I originally was interested in S3 Buckets because I continually saw all the places getting breached and suffering data leaks. I thought to myself "how cool would it be to find one of these and report it ?!" A noble idea at the time. I then realised that there were few resources to actually just find buckets. Sure, there were tools to collect the names, but few place to actually search through discovered buckets.

That all led to my searchable list of S3 Buckets. I then realised that several other researchers felt the same way. Sure, they were collecting names and going through them, but there wasn't really many searchable places for S3 Buckets (think about Shodan). So, there we have it, a crash course on why I do what I do.

Collecting Buckets

To newcomers of the Amazon S3 Bucket nonsense, you may be wondering how the hell those of us are even getting all these bucket names; I get this question quite frequently.


The oldschool method. :D It's oldschool, however, you can still find a lot of buckets with this method if you have a good list. DigiNinja (https://twitter.com/digininja) has a really slick tool written in ruby that can be used to not only burtefoce but to also plunder buckets.

Bucket Finder: https://digi.ninja/projects/bucket_finder.php

There are several other bucket bruteforcing tools out there, however, DijiNinja's tools has worked fine for me.

inSp3ctor: https://github.com/brianwarehime/inSp3ctor
s3-buckets-bruteforcer: https://github.com/gwen001/s3-buckets-finder

Inspecting Sites

Yet another method to find buckets is to use a scraper to read though website source to inspect requests going to cloudfront (Amazon's CDN) or directly to S3. I've been working on my own, and there's even a POC by Random_Robbie (https://twitter.com/Random_Robbie/) out on GitHub (written in Go).

AWS-Scanner: https://github.com/random-robbie/AWS-Scanner

* on a side note, I'm also inspecting http and DNS requests going through my home network to see if there are any S3 requested resources.


Certstream is probably one of the biggest methods to grabbing S3 Buckets. So, what the heck is it? To quote the Certstream site (https://certstream.calidog.io):

Real-time certificate transparency log update stream.
See SSL certificates as they're issued in real time.

One can easily collect a few thousand S3 Buckets in only a few minutes. So, what tools are there to collect S3 Buckets from Certstream?

bucket-stream: https://github.com/eth0izzle/bucket-stream (python)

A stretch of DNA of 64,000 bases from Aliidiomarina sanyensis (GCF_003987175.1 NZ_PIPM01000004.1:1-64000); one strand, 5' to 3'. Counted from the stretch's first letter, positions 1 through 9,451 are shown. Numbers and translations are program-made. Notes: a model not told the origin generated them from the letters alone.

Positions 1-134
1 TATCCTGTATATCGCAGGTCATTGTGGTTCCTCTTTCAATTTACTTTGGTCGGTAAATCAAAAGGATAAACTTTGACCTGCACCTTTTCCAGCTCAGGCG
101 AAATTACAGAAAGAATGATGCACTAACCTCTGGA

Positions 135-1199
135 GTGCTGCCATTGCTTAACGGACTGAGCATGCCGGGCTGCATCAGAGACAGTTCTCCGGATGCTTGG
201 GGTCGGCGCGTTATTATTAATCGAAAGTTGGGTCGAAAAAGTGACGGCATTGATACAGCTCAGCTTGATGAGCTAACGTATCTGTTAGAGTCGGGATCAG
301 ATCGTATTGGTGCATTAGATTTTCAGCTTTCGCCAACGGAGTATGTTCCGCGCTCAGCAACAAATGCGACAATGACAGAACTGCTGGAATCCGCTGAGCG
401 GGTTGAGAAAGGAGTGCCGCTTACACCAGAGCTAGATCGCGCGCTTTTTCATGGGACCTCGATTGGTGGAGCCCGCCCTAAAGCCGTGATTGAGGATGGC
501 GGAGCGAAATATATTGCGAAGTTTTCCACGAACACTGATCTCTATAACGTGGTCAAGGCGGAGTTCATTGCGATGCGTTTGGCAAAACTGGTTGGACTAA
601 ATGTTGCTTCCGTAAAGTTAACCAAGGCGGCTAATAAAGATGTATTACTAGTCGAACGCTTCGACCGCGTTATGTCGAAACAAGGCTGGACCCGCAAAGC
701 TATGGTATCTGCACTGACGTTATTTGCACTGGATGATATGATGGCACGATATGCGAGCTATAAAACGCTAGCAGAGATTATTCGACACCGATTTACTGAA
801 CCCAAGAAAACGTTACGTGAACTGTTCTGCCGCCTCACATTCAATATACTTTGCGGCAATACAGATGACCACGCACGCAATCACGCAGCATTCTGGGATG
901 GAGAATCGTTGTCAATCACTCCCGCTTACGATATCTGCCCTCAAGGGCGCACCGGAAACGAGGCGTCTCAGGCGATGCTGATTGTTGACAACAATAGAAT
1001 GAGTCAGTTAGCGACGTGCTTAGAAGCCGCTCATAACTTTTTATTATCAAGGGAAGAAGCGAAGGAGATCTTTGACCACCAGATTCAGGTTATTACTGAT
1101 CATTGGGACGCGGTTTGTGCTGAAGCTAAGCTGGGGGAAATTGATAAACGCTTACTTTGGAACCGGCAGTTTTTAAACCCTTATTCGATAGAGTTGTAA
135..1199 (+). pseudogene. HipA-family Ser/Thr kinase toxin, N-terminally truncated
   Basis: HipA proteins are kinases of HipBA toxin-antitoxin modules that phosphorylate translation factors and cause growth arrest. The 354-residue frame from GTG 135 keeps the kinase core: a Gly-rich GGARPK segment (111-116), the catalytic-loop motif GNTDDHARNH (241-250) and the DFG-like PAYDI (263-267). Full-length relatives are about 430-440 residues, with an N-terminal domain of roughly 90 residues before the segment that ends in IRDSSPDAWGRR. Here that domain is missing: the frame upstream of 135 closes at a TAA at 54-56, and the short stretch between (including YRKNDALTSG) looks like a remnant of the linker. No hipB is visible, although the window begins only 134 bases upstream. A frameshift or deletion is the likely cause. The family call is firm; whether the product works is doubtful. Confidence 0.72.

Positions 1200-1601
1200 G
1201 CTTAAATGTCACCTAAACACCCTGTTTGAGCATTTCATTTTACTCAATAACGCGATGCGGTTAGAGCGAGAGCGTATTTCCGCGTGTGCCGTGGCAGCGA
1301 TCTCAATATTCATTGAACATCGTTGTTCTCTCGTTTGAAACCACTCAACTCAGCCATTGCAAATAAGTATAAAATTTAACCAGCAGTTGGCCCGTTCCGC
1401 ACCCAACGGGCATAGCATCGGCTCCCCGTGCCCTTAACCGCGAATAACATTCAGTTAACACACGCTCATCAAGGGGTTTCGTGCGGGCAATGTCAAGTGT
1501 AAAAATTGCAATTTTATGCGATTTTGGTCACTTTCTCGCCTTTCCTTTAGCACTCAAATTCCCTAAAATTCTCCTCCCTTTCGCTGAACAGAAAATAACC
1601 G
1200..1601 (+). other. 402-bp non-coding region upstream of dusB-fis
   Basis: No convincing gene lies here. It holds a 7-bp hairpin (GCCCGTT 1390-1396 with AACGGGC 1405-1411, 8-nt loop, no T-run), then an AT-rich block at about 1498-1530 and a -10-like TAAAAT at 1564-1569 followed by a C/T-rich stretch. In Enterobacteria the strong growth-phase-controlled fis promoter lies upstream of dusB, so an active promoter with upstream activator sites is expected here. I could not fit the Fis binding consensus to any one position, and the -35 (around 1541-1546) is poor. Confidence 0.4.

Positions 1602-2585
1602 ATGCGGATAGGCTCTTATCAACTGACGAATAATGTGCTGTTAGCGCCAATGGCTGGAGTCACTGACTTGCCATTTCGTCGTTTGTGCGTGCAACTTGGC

slurp: https://github.com/bbb31/slurp (Go)

On a side note, several researchers use Certstream events to find possible phishing sites. ;)


So now you know some of the tools and methods to collect/gather some S3 Buckets.

Putting it together

So, collecting buckets is awesome. One of the biggest issues that I encountered, however, was how the heck was I supposed to do anything useful with a massive list of bucket names. This is where I started monkeying with SQL servers and the Python Flask API libary. With these two things, I was able to build a system to view and actively query buckets that I was collecting.

There were, of course, several failures when deploying...

If you're wondering, the searchable site (https://protoxin.net/s3/) is just using DataTables with a backend AJAX request to my api server.

Again, these are all things that aren't 100% difficult. It just took some time to build things out and make sure it didn't just explode it a blaze of glory.

Pulling Permissions

While having all these buckets is great, it doesn't really help researchers if they cannot see if buckets are world readable. Note, world readable and authenticated world readable are two VERY different things. Regardless, I was frustrated that, even for my own research, checking permissions was being done with other tools and wasn't exactly what I wanted. This led to me making my first [public] tool that allows one to pull permissions from one list, ensure values are unique, and then output them to another list with whether or not the bucket is world readable.

S3_Check_Perms: https://gitlab.com/protoxin/S3_Check_Perms

This tool does require you to have a valid AWS API Keypair.

Things To Consider

You will be issuing a lot of DNS requests...a lot.

The other thing to consider when pursuing this type of research is that you may find sensitive data. Consider responsible disclosure, please. Better to do some good than a lot of evil.

What are some examples of things I've found and reported?

  • Voter information
  • Customer db backups
  • Election system info
  • Email lists
  • Private keys (SSL and SSH)

Again, please responsibly report things you find. I'm not expecting everyone to to good, there are always bad people with malicious intent. One must secondly remember that putting all your stuff on a public facing data store isn't smart if you first haven't done any type of threat modeling and permission auditing.